"Dodoens wrote several botanical works, and was the author of a "Cruydeboeck", an herbal in Flemish. It was published in 1554 by Jan van der Loe of Antwerp, and was illustrated by 715 woodcuts of plants, many of which were copies from those in the octavo edition of Fuchs’ herbal. Charles de l’Ecluse (more commonly known as Clusius), another celebrated botanist from the Low Countries, translated the "Cruydeboeck" into French. This translation, which appeared in 1557 under the title of "Histoire des plantes", also came from the press of van der Loe of Antwerp. Many of the same woodcuts were used, with the addition of some new figures which were probably drawn by the artist Pierre van der Borcht, to whom further reference will be made.
"In 1578 there appeared Henry Lyte’s English translation of Clusius’ French version of Dodoens’ "Cruydeboeck". It is entitled "A Nievve herball" and is dedicated to Queen Elizabeth. It was printed by van der Loe of Antwerp, and sold by Garrat Dewes who practiced as a printer and bookseller in London from 1560 to 1591, in St. Paul’s Churchyard at the Sign of the Swan.
"The fine woodcut compartment surrounding the title is the same as that of the second Flemish edition (1563) and is signed with the initials P.B. and the monogram A, the former standing for Pierre van der Borcht, mentioned above, and the latter for Arnold Nicolai, who became one of Plantin’s chief engravers. The figures are the same as those used for the Flemish editions and the French version. A number of the figures are new and these were probably made from drawings by van der Borcht.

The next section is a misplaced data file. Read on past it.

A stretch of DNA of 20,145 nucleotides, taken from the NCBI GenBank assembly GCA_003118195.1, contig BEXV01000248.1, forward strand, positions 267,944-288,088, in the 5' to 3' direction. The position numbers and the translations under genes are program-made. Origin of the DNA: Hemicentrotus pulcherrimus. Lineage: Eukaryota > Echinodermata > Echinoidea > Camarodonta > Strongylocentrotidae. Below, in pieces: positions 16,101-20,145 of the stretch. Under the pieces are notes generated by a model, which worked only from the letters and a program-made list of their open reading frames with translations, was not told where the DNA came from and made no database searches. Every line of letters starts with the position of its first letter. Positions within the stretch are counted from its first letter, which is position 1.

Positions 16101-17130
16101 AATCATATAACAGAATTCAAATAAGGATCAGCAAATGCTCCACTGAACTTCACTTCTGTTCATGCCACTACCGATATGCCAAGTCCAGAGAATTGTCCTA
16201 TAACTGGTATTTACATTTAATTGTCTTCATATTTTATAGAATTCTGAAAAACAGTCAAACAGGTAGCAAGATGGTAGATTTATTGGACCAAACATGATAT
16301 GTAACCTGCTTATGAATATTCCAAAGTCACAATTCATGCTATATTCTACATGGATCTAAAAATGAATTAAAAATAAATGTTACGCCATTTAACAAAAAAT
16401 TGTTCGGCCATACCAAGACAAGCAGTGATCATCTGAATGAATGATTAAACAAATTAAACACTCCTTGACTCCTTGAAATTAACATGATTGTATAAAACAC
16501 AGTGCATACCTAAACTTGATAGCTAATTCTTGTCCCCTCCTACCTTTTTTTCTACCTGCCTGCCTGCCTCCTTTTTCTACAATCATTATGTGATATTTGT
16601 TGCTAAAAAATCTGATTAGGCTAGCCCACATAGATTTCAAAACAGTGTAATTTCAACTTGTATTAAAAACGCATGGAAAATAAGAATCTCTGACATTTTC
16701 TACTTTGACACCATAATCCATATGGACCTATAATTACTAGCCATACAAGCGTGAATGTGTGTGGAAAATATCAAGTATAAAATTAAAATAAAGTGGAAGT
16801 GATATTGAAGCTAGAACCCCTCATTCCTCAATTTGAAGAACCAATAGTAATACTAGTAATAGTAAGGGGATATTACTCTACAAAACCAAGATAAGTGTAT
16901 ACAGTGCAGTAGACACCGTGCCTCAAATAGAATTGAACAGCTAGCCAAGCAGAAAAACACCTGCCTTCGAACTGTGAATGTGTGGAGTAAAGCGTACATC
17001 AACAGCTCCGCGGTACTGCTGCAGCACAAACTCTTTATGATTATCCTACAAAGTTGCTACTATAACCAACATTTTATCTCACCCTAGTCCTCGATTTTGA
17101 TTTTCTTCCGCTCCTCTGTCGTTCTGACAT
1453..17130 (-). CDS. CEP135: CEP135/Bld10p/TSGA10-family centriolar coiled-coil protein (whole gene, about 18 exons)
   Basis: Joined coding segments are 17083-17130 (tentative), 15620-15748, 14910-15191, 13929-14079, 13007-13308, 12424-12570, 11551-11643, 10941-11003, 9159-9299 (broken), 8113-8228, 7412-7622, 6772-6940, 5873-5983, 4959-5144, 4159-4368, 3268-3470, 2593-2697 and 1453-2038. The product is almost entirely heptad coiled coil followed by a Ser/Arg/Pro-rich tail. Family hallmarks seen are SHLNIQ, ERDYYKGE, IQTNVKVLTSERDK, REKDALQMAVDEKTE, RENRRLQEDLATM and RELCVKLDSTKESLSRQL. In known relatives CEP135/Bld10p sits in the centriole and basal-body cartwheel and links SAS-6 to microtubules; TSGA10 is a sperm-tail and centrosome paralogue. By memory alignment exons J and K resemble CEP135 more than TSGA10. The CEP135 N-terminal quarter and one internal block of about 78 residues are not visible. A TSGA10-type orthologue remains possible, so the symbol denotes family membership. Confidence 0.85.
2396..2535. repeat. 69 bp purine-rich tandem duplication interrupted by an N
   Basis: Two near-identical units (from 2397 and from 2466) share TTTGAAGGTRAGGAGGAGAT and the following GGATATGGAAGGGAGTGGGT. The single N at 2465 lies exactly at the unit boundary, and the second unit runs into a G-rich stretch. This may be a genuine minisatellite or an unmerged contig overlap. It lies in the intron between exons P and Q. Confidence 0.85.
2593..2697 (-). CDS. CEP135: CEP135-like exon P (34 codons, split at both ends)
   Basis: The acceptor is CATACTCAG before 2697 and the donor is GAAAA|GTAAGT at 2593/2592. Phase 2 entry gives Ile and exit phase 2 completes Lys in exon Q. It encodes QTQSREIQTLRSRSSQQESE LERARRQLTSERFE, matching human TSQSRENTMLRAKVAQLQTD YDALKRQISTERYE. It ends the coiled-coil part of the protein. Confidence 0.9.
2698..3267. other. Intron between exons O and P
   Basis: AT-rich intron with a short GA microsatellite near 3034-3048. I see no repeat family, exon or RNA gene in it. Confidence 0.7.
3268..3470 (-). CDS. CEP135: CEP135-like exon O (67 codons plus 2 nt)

"The extremely pleasing portrait of the author with the inscription ‘Remberti Dodonaei aeta. XXXV’ had already appeared in the 1554 edition. The original wood-block is still preserved in the Museum Plantin-Moretus.
"Lyte prepared "A Nievve herball" with care. He compared ‘the last Douch copy’ with the French version, and in places made corrections and additions. Moreover, it appears that after Lyte had finished his work, Rembert Dodoens sent fresh material, which the English translator incorporated in his edition. Lyte’s own copy of the French version is now preserved in the British Museum. It contains numerous notes [and the inscription ‘Henry Lyte taught me to speake English.’]" (Henrey)
"Unlike most translators, Lyte was an amateur botanist who understood the material he was translating. He is credited with making significant corrections to the original text and accurately incorporating new material sent him by Dodoens during the course of his work. It is possible that Shakespeare consulted the ‘Niewe Herball’ for information regarding plant lore found in his plays. Edmund Spencer's references to flowers in his ‘Shepheardes Calendar’ may have been inspired by his seeing this herbal where Lyte describes, among others, the ‘gillofers and pinkes’.” (Patten Collection Catalogue).
STC 6984; Nissen, BBI 516; Pritzel 2345; Hunt 132; Henrey no. 110 and p.32-36; Van Meerbeeck p.273 ("cette traduction est très rare")